Winning While Losing
Civil Rights, The Conservative Movement and the Presidency from Nixon to Obama
Publication Year: 2014
During the four decades separating the presidencies of Lyndon B. Johnson and Barack Obama, the meaning of civil rights has become increasingly complex. Civil rights leaders made great strides in breaking down once-impermeable racial barriers, but they also suffered many political setbacks in their attempts to remedy centuries of discrimination and oppression as race and the ascendancy of conservatism in America became inextricably intertwined.
This pioneering collection of essays chronicles the ways in which presidential politics have shaped black experiences in the aftermath of the civil rights legislation passed in the 1960s, from the experimental and transitional nature of Richard Nixon's policies and the transformative aspect of Ronald Reagan's presidency to the constraints that Reagan's legacy placed on Bill Clinton and the continued efforts to disenfranchise black and poor people in the twenty-first century.
Published by: University Press of Florida
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This volume explores the paradoxical nature of civil rights politics in the years following the 1960s civil rights movement in the United States. The book originated in the 2009 Alan B. Larkin Symposium on the American Presidency at Florida Atlantic University (FAU), which focused on the impact of the conservative moment on civil rights and the presidency since 1968. ...
Introduction. The Paradox of Success: Civil Rights and the Presidency in a New Era
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A year before an assassin’s bullet claimed his life in April 1968, Martin Luther King Jr. published his last and most prophetic book: Where Do We Go from Here: Chaos or Community? King had just suffered a major defeat in Chicago, where intense northern racism and big-city machine politics thwarted a campaign against housing discrimination. ...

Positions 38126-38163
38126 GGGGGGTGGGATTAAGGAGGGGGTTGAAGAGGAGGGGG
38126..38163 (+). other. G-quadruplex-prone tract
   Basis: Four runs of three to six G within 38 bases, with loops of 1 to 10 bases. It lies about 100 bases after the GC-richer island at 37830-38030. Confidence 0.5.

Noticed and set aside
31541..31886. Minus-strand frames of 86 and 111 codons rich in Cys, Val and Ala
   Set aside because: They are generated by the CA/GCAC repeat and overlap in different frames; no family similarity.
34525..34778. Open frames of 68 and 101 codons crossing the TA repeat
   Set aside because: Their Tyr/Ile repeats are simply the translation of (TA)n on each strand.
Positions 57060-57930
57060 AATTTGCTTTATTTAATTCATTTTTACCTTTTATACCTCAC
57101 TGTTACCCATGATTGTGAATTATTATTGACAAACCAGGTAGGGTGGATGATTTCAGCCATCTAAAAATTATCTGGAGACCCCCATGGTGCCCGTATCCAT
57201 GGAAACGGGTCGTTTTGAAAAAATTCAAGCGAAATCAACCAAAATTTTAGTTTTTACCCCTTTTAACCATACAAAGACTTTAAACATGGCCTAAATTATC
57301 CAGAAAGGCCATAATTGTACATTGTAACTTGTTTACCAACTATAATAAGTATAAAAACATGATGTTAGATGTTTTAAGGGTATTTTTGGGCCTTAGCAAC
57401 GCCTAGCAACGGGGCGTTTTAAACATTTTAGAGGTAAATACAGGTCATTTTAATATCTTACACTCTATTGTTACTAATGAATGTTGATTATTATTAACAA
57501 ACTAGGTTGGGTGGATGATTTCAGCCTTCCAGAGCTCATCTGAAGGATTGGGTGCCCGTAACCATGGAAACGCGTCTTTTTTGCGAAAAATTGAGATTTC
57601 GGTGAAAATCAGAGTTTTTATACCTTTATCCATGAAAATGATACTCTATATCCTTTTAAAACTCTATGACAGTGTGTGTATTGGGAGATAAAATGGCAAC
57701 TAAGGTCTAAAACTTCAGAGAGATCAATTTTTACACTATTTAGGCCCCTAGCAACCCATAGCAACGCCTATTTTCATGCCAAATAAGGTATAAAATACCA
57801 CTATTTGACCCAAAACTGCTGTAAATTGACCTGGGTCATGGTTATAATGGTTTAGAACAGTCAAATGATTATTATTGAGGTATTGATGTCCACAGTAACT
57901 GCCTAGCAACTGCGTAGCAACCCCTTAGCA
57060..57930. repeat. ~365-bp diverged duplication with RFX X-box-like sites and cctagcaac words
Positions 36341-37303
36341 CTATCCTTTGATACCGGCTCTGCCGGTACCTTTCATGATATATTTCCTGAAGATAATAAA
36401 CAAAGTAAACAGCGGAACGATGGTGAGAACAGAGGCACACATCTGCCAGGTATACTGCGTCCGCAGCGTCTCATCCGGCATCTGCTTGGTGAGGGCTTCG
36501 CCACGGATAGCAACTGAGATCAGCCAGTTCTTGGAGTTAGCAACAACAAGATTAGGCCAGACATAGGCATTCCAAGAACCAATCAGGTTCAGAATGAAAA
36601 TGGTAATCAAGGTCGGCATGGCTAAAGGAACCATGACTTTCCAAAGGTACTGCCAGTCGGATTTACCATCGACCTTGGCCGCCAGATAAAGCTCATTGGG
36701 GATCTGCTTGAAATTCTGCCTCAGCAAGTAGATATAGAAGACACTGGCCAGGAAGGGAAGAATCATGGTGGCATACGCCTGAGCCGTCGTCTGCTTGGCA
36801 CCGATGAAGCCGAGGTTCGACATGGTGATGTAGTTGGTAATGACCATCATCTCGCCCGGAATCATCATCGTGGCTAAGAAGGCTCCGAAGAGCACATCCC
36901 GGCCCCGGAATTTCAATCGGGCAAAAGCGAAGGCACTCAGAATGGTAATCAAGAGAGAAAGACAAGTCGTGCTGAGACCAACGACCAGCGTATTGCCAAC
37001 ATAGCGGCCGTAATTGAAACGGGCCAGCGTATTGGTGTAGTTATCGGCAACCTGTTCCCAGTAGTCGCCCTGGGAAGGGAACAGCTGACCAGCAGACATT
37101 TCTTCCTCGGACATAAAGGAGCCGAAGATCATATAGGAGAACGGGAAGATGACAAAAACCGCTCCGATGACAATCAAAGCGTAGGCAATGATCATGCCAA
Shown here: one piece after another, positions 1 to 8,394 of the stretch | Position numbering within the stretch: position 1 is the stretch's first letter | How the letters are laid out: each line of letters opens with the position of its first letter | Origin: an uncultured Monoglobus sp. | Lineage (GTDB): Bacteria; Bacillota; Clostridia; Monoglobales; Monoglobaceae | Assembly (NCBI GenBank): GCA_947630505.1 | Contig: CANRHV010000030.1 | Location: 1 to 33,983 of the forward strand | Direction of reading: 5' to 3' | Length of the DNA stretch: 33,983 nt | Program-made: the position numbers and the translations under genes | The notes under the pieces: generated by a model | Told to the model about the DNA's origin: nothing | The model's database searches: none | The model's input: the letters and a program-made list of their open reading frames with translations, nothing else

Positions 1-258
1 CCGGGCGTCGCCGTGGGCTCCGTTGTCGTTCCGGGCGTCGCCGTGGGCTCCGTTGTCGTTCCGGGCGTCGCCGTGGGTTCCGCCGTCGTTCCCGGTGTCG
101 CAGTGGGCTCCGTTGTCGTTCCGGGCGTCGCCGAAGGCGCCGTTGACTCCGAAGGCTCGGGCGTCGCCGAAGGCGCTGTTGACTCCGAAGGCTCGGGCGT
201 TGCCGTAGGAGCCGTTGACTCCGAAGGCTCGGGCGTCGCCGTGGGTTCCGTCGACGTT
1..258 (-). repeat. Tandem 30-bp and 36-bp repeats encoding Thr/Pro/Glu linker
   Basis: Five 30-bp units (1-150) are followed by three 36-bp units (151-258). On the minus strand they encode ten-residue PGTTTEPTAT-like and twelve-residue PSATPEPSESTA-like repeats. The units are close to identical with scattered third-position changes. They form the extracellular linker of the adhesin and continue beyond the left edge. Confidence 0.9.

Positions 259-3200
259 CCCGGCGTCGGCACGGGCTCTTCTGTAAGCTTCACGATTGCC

1. Zigs and Zags: Richard Nixon and the New Politics of Race
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In the fall of 1970, Richard Nixon’s top domestic policy advisor, John Ehrlichman, found himself frozen out of the Oval Office. Nixon accepted no appointments and offered no responses to his memoranda. After ten days of silence, the president finally gave an indication of the nature of the problem: insufficient conservatism in key areas of domestic policy. ...
2. African American Civil Rights and Conservative Mobilization in the Jimmy Carter Years
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In the late 1970s it was an article of faith among conservative Republicans that liberal bureaucrats in Jimmy Carter’s administration were enforcing racial quotas. One of the most controversial issues among conservative Christians was an Internal Revenue Service (IRS) policy that denied federal tax exemptions to racially discriminatory private schools. ...
3. Ronald Reagan and the Leadership Conference on Civil Rights: Battles Won and Wars Lost